Reapportionment–a better way?

After each census, the number of seats in the US House that each state is entitled to must be recalculated. Rick Hasen’s Election Law Blog contains a pointer to an opinion piece in the Grand Rapids (Michigan) Press that suggests a change in the way this process is done.

U.S. Rep. Candice Miller, R-Macomb County, has proposed a fairer and more sensible system for deciding the number of Congress members from each state. […] Ms. Miller’s proposed amendment would change the word “persons” in the 14th Amendment to “citizens.”

The article goes on to say that this would grant Michigan one more seat than it currently has and California six (!) fewer.

Counting only citizens for the sake of determining how many people to have in Congress seems like common sense. Only citizens can vote and enjoy the full rights and privileges the country has to offer.

Well, yes, only citizens vote; however non-citizens pay taxes and receive government services–two reasons that would seem to make them relevant to calculating how much weight a state ought to have in the House of Representatives.

However, there is an alternative solution, and it does not force us to get into a divisive debate about citizenship and representation. It is so simple that it is rather amazing to me that it is rarely discussed:


It really makes little sense that a state should gain population (citizen or non-citizen) yet lose House seats, as Michigan and other states did after the 2000 census.

We are one of the few democracies in the world that does not periodically adjust the size of its lower (or sole) house. There is nothing set in stone about 435. It is just in federal law. In fact, we used to increase the size of the House periodically as population increased. We could do so again. Look at this graph:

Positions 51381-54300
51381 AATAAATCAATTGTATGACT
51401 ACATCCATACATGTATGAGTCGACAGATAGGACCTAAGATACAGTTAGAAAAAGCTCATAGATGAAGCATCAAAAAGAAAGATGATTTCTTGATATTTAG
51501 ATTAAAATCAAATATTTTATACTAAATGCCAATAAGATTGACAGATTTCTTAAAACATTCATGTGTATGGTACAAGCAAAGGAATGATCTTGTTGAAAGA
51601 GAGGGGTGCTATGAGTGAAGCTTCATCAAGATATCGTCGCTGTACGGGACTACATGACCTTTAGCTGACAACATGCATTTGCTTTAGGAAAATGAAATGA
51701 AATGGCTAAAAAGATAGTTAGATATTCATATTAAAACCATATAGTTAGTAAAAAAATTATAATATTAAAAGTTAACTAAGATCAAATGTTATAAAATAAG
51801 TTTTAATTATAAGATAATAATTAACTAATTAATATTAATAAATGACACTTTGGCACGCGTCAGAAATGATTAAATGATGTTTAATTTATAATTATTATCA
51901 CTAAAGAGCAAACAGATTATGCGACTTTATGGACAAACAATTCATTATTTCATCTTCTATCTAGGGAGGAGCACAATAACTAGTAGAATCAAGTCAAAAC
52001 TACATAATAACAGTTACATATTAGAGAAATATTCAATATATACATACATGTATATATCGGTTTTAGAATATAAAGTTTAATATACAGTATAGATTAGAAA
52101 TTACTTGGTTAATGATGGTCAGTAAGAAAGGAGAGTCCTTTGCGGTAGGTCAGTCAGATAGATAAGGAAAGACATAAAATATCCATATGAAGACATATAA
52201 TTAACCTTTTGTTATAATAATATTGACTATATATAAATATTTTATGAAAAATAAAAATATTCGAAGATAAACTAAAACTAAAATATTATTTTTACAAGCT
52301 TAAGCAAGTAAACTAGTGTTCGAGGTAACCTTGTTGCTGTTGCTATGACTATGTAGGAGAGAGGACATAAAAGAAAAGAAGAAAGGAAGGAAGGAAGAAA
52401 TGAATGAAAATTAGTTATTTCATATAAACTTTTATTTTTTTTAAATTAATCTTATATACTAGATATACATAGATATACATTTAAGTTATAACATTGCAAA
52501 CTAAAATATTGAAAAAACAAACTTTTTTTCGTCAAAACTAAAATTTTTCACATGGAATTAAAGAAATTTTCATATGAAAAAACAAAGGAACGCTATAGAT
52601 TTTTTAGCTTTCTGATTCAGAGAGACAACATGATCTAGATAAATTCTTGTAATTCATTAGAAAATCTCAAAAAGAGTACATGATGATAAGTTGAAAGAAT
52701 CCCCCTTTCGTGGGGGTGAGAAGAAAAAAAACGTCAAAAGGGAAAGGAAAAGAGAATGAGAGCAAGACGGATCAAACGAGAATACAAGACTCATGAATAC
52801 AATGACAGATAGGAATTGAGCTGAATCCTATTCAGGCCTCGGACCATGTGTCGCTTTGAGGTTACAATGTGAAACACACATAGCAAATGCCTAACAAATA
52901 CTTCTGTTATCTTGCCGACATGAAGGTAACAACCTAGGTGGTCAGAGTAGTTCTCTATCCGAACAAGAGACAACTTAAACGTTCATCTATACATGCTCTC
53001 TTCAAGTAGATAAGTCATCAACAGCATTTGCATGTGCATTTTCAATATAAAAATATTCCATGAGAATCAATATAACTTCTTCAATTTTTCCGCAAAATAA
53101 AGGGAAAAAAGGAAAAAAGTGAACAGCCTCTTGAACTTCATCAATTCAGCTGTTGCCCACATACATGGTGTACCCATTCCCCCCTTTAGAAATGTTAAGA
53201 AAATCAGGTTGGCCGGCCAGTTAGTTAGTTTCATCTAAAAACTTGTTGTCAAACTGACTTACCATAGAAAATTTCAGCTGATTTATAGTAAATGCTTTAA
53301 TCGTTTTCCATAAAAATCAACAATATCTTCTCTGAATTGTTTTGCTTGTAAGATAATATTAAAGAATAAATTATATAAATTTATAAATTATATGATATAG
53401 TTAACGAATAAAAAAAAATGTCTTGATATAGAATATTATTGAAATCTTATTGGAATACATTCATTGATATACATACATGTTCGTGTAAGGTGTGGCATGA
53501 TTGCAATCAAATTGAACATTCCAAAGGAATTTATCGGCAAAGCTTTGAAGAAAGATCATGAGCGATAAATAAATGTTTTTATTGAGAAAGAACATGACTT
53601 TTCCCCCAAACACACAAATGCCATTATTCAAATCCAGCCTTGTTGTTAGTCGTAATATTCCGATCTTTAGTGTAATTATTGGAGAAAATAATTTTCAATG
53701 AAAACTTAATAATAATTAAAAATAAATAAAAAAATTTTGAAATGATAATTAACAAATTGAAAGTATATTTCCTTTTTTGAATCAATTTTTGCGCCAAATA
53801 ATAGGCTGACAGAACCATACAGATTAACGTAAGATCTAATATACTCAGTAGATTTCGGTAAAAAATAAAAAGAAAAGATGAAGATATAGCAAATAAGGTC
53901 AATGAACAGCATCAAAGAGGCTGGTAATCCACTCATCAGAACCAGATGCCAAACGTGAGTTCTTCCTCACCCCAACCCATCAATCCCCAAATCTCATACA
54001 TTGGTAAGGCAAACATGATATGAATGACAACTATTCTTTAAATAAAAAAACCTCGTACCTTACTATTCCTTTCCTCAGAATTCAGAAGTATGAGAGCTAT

(This is for a forthcoming book on American democracy in comparative perspective; all rights reserved, of course.)

You can see two things here:

1. The US used to keep its House size just below the cube-root of its population (as Rein Taagepera’s model predicts), but has not done so since its population was under 100 million (in 1912!).

2. The US House is one the smallest in the world among established democracies with over around 60 million residents (citizen or otherwise).

So, why not make the House even a little bit bigger? We don’t have to go all the way up to 600 or so (which would still leave us below the cube root) all at once. We could just make long-term adjustments with each subsequent census (say 480 next time, then 500, and so on), thereby not depriving Michigan and other states of existing congressional districts.

Further discussion in subsequent posts:

Increase the size of the House via the “Wyoming Rule” (December 1, 2005; also has several interesting comments from readers)

US House size, continued (December 4, 2005)

See also Steven Taylor’s analysis: An Intriguing Proposal (December 2, 2005)

46 thoughts on “Reapportionment–a better way?

  1. First post – and thanks for dropping by at my site. One idea I’ve seen suggested for the US House is the ‘Wyoming Rule’ – that the standard size for a Congressional district should be the population of the smallest entitled unit, i.e. Wyoming. This would remove some of the bias towards very small states and increase the size of the House – in 2000/2 this would have given a House with 569 members. The California delegation would have 69 members.


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  3. Cube root might be the theory, but I’m not sure it is sound. To share power between the representatives and the represented, the square root is appropriate.

    If you have a cube root system, I have this sneaking suspicion that you should have two level elections (the first root elects the second root[delegates] who elect the main body).